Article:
Now the site is getting a permanent shelter to replace the plywood lean-to the city dismantled two months ago, citing safety concerns after the makeshift roof collapsed amid prayer candles, flowers and rosary beads.
The stump was to be moved to a nearby church, but a group of business owners of Mexican heritage from New Jersey and New York raised money for a permanent shrine, which has a devoted following of Mexican and Polish immigrants, the Herald News of West Paterson reported Tuesday.
"It was just time that the Mexican community came together as one to focus on helping the community," said Maria DeDios, treasurer of the newly formed United Mexican Chamber of Commerce. "The shrine has brought us together and it shows what unity can do."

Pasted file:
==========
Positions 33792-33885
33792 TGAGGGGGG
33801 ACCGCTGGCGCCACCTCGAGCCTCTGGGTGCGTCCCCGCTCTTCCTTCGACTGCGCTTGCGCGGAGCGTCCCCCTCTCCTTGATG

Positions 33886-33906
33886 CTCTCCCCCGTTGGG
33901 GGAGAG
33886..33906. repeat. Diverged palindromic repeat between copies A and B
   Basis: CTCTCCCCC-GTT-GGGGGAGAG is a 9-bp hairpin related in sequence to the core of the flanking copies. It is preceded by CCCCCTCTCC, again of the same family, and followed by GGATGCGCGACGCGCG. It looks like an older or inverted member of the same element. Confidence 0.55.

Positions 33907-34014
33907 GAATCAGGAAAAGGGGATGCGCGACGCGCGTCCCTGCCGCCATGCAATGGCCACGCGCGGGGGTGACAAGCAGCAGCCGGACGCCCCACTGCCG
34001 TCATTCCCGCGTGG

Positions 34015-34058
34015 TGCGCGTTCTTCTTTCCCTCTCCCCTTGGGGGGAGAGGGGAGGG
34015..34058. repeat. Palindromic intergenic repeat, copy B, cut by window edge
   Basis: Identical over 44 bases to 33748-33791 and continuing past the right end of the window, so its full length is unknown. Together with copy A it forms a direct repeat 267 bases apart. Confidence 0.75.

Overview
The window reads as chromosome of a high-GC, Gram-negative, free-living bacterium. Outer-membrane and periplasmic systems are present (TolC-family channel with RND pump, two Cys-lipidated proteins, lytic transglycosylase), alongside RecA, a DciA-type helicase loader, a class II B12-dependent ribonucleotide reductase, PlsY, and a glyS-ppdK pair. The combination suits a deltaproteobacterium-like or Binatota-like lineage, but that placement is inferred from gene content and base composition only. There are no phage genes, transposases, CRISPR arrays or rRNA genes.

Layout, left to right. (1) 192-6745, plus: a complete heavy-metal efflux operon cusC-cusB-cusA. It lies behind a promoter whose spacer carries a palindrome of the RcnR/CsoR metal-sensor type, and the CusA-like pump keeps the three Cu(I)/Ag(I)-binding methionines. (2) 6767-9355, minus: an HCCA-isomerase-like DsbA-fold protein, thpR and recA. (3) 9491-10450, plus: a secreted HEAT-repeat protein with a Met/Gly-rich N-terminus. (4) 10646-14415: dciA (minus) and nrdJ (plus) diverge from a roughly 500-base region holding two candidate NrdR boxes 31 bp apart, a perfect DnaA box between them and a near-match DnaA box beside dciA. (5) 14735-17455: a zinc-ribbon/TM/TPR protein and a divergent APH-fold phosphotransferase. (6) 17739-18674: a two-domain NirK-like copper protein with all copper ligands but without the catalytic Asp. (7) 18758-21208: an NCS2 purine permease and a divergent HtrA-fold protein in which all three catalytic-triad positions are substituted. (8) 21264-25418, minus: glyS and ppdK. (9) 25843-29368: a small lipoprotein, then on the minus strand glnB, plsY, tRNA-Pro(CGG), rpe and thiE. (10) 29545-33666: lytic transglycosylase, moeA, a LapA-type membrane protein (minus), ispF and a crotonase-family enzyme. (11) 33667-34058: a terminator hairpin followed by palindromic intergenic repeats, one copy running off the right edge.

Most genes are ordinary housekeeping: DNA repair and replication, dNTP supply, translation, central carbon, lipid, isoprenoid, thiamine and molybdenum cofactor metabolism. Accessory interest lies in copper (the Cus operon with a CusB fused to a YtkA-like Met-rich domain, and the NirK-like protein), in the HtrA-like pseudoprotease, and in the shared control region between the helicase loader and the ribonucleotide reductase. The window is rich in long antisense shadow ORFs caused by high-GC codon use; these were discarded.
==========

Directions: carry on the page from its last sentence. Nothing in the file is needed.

One volunteer worker, Laurencio Barrios, a native of Mexico, smoothed mortar on bricks at the site Monday.
"I'm taking extra care, because it's for the Virgin," he said.
Work is to be done by Dec. 12, the holy day of the Virgin of Guadalupe, a manifestation of the Virgin Mary who is the patron saint of Mexico.
Landscaper Jaime Delgado, who is overseeing construction, said he has secured permits for work on the state-owned land from the city and the state Department of Transportation.
DOT spokeswoman Erin Phalon on Tuesday said no permit was issued and that the structure is not on state land. If it was on state property, it would be considered a "roadside memorial" and would be removed if it posed a risk to safety, she said.